"This book makes a damning indictment of the American higher-education system: For many students, it says, four years of undergraduate classes make little difference in their ability to synthesize knowledge and put complex ideas on paper.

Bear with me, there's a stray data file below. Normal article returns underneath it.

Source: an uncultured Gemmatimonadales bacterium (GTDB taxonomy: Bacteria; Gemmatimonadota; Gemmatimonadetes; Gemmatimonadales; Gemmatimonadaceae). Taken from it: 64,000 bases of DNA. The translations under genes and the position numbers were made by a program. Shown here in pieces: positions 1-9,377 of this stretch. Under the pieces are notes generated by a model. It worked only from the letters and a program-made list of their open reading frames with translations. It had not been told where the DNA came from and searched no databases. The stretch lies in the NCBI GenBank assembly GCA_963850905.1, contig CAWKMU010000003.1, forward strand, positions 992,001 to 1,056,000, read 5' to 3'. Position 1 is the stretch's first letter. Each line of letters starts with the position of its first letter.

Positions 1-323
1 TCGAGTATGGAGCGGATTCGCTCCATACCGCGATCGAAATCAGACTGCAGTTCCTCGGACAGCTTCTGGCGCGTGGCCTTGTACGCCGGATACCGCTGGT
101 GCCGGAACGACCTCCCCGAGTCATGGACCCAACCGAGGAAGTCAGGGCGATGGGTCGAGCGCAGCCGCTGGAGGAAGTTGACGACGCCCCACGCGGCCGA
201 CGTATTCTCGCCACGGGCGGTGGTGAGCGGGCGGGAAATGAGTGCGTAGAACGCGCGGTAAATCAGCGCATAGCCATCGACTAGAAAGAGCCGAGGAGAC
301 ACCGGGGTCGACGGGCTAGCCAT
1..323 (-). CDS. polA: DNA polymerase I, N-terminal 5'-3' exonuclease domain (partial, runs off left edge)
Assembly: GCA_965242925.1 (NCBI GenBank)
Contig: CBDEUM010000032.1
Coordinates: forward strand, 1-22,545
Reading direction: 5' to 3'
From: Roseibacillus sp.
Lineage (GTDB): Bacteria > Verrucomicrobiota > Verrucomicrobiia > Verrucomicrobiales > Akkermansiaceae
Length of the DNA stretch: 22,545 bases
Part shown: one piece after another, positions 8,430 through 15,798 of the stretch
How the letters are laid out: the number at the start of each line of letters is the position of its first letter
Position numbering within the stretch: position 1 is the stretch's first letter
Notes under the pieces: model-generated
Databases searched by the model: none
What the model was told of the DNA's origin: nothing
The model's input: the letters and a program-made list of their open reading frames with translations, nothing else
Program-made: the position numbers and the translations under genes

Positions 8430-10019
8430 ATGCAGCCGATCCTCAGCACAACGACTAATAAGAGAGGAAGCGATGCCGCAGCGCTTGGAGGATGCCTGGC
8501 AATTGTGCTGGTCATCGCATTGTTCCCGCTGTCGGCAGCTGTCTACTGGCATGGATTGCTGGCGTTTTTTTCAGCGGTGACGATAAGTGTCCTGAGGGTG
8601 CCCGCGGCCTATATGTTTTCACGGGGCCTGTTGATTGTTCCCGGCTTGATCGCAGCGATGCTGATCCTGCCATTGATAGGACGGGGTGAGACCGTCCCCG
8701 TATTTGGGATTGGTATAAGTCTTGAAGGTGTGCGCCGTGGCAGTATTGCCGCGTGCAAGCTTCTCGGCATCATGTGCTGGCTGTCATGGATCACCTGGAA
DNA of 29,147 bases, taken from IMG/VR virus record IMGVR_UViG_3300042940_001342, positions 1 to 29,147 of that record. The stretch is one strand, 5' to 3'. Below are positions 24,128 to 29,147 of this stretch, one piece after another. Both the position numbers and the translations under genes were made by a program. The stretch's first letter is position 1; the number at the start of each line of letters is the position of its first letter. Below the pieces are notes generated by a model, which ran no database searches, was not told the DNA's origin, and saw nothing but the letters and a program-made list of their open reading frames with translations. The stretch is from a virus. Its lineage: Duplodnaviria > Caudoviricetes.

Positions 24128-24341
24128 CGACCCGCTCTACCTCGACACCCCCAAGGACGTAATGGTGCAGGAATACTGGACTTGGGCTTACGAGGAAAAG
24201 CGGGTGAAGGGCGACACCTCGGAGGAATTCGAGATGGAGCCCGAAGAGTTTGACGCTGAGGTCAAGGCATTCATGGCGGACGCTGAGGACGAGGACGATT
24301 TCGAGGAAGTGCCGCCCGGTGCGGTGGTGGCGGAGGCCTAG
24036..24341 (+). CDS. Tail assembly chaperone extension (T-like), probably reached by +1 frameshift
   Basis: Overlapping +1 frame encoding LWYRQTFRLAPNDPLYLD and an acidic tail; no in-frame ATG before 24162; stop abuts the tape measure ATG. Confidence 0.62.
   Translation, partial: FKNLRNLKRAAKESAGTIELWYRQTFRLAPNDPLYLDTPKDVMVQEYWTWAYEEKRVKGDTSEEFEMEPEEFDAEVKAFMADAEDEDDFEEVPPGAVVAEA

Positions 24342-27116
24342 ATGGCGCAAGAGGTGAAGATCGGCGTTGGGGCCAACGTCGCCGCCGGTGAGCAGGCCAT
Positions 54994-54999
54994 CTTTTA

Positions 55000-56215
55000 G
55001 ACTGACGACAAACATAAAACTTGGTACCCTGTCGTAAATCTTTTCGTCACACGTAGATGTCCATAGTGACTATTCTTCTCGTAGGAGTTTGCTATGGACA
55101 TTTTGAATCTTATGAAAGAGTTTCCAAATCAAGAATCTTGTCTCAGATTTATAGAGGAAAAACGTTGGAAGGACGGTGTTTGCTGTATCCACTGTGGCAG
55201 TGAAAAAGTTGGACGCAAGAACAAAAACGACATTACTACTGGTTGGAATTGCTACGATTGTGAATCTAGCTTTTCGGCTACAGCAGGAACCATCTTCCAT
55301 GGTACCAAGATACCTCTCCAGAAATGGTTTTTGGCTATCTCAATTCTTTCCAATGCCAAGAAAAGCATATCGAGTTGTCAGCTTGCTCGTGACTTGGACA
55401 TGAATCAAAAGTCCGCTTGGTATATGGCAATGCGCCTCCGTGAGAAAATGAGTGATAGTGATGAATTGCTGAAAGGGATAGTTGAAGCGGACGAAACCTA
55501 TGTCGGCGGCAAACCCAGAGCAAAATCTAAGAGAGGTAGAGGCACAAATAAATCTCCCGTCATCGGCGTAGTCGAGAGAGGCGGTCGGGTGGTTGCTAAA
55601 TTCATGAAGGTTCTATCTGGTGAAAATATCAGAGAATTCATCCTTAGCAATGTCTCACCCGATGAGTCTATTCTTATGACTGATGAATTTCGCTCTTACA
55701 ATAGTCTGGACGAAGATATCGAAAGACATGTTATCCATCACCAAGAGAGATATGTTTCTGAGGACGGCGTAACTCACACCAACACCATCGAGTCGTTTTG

The stark message from the authors of Academically Adrift: Limited Learning on College Campuses (University of Chicago Press) is that more than a third of American college seniors are no better at crucial types of writing and reasoning tasks than they were in their first semester of college (see excerpt). The book is already drawing its share of critics, who say the analysis falls short in its assessments of certain teaching and learning methods.